Although it has refused to acknowledge a default rule, the Trademark Trial and Appeal Board (TTAB) continues its recent trend of concluding that beer, wine, liquor, and other alcohol-based consumables are related for purposes of the likelihood of confusion analysis. In its non-precedential ruling on May 10, In re Cruz, Ser. No. 86845373 (TTAB 2017), the Board revisited this question when it was tasked with determining the likelihood of confusion between the applied for mark PA’DENTRO for tequila and tequila-based beverages and the registered mark ADENTRO for wine. The Board considered a number of factors in assessing the relatedness of the goods.
First the Board considered the evidence supplied by the Examining Attorney to support the refusal, which consisted of eleven (11) third party registrations covering both tequila and wine, and a print-out from an e-commerce direct-to-consumer website which sold both tequila and wine. The Board then considered case law on the question, and went on to cite several cases decided by both the TTAB and the Court of Appeals for the Federal Circuit, including:
In re AGE Bodegas Unidas, S.A., 192 USPQ 326 (TTAB 1976), finding wines and whiskey related.
Monarch Wine Co. v. Hood River Distillers, Inc., 196 USPQ 855 (TTAB 1977), finding wine and liquor related.
Schieffelin & Co. v. Molson Companies Ltd., 9 USPQ2d 2069 (TTAB 1989), finding malt liquor and Cognac brandy to be related, despite having “no doubt that purchasers are not likely to consume a malt liquor thinking that it is Cognac brandy.” at 2073.
In re Majestic Distilling Company, Inc., 315 F.3d 1311 (Fed. Cir. 2003), finding malt liquor and tequila related.
In re Chatam Int’l Inc., 380 F.3d 1340 (Fed. Cir. 2004), finding tequila and beer related.
Considering the case law and the (relatively paltry) evidence submitted by the Examining Attorney, the TTAB reaffirmed its unofficial position that alcohol-based products are typically related, stating: “we find that the evidence of record, as well as legal precedent, sufficiently demonstrates that the goods identified in Applicant’s application and the goods identified in the cited registration are related.” Cruz at *10.
On the question of the relatedness of the trade channels and purchasers of tequila and wine, the Board followed suit, and found that “the respective goods, as identified, would be provided in the same or at least overlapping channels of trade to the same or overlapping classes of purchasers.” Id. at *11.
Although the Applicant attempted to salvage its position by arguing that customers are sophisticated when purchasing alcohol, the TTAB was unconvinced. Ultimately, the Board concluded that PA’DENTRO for tequila was likely to cause confusion with ADENTRO for wine because the marks were similar, the goods related, the trade channels and customers identical or overlapping, and the degree of care in making purchasing decisions included “impulse” purchasing.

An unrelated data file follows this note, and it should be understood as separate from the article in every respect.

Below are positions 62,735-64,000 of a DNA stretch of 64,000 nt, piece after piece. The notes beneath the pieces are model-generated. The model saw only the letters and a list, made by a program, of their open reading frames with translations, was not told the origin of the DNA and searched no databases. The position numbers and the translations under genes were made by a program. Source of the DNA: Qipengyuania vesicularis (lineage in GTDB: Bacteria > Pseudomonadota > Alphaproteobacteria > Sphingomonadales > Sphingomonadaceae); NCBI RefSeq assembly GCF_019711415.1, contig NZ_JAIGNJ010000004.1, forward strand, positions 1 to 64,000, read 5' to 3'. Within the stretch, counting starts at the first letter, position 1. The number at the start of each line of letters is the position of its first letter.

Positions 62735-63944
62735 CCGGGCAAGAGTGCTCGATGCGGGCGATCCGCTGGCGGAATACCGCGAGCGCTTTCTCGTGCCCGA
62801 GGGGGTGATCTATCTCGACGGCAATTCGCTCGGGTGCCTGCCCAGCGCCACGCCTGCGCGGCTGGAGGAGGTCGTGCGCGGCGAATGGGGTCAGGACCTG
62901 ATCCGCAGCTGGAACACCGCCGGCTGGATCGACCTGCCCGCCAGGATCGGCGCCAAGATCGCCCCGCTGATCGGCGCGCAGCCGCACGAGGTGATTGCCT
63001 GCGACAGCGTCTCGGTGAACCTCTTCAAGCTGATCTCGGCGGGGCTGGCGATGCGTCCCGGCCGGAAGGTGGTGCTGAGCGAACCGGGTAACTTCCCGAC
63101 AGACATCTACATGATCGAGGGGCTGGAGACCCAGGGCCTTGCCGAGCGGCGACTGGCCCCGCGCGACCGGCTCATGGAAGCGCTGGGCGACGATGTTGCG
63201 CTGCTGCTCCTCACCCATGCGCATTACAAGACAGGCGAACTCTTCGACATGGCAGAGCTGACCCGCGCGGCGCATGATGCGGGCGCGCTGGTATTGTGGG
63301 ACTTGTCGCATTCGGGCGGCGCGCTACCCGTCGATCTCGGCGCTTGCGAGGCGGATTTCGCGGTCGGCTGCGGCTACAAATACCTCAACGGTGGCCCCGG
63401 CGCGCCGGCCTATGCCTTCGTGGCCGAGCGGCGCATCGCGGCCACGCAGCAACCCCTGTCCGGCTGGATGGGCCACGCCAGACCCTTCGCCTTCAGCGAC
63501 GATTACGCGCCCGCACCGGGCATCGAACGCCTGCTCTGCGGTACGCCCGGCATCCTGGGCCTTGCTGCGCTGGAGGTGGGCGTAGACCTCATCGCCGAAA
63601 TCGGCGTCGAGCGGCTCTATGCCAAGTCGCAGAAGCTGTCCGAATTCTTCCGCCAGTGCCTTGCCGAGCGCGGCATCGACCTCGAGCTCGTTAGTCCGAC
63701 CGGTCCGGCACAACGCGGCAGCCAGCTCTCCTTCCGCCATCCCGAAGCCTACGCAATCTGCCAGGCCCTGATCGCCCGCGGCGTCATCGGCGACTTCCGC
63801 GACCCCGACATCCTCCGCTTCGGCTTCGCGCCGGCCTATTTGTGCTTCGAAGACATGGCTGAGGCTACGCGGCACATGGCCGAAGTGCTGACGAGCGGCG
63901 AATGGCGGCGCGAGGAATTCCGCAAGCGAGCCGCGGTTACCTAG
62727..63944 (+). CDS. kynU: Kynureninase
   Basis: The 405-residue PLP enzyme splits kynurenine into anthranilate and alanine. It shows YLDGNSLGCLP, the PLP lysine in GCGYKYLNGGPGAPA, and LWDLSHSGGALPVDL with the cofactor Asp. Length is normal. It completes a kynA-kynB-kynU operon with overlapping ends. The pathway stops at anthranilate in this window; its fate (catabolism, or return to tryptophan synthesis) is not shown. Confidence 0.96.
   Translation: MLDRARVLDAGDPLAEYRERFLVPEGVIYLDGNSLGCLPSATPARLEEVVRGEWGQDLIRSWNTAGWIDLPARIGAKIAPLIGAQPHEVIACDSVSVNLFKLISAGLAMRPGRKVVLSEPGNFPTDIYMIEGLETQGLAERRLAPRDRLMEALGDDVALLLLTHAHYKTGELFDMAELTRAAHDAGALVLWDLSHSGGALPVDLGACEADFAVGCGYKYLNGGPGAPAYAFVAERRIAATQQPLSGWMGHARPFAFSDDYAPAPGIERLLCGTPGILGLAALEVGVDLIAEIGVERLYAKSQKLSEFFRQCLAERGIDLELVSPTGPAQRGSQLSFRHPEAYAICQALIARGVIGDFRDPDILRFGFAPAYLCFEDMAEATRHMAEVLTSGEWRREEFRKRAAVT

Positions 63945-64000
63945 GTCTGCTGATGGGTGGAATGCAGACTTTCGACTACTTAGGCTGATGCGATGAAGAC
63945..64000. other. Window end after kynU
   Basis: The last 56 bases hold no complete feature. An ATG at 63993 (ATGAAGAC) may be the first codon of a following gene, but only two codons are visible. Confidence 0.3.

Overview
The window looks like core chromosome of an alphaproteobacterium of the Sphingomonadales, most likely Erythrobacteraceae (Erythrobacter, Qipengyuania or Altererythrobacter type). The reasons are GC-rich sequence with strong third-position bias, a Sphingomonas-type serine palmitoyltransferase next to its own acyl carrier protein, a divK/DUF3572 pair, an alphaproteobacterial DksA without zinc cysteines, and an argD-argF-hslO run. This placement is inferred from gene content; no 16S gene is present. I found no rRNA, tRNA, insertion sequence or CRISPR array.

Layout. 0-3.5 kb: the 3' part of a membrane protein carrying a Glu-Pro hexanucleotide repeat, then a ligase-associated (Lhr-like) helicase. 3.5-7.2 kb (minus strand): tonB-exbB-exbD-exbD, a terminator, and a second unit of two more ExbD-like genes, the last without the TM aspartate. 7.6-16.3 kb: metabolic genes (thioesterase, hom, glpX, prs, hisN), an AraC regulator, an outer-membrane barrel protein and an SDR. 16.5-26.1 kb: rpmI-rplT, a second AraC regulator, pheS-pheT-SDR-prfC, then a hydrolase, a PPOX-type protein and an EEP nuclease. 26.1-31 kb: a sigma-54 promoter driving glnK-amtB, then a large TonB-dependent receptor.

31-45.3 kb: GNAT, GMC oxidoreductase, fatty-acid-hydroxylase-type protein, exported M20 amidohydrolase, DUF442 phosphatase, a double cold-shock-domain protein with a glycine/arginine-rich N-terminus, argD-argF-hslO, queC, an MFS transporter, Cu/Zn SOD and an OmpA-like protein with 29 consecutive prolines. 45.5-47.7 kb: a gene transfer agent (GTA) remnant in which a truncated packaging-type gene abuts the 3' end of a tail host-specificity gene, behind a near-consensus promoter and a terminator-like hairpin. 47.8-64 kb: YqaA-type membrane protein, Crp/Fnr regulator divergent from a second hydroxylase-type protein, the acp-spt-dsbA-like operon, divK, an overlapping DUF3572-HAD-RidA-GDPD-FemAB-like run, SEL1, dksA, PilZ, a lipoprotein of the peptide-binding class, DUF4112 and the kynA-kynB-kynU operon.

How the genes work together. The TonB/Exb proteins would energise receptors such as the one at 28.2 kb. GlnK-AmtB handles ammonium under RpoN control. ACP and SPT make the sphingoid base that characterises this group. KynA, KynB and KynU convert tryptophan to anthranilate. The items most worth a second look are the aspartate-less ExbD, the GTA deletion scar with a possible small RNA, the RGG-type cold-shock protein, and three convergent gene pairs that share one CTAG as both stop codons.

Although the Board seemed persuaded by relatively weak evidence, it still refrained from introducing a default rule that alcohol-based products are inherently similar. Indeed, the federal register reflects the possibility that similar marks used in connection with different alcohol products can coexist and is replete with examples. Similarly, there is even case law to support the premise that these products should not be considered inherently related. See, e.g., In re Reubens Brews LLC, Opp. No. 86066711 (TTAB 2015) (non-precedential) (finding REUBEN’S BREWS [& design] for beer not likely to cause confusion with RUBENS [stylized] for wine).
Though not a default rule, the Cruz case, and the numerous others like it such as those cited above, should be considered when assessing the availability of a new mark or in sending/responding to a cease and desist letter. This case also serves as a reminder of the importance of doing a clearance search before introducing a new beer, wine, or liquor line, and certainly before investing in label design, advertising, etc..
This question regularly appears before the TTAB, and we will continue to monitor these decisions for new developments. Indeed, the Board may already have another opportunity to declare (or disclaim) a default rule on its docket. Certainly, Port Brewing, LLC hopes for another ruling in the all-alcohol-is-related line of cases, given that it filed an opposition against Ronald Scott Heron’s application for CARNIVALE for wine based on its registration for CARNEVALE for beer. See Opposition No. 91234488, filed May 10, 2017.
Authors: John P. McCormick, Robert M. O’Connell, Jr.
The opinions expressed are those of the authors on the date noted above and do not necessarily reflect the views of Fish & Richardson P.C., any other of its lawyers, its clients, or any of its or their respective affiliates. This post is for general information purposes only and is not intended to be and should not be taken as legal advice. No attorney-client relationship is formed.
John McCormick is an experienced trademark attorney who works closely with businesses on brand adoption, protection, and enforcement in the U.S. and internationally. Working with a wide range of clients – from startups to global multi-billion dollar enterprises – John has experience working on all manner of projects within all manner of budgets....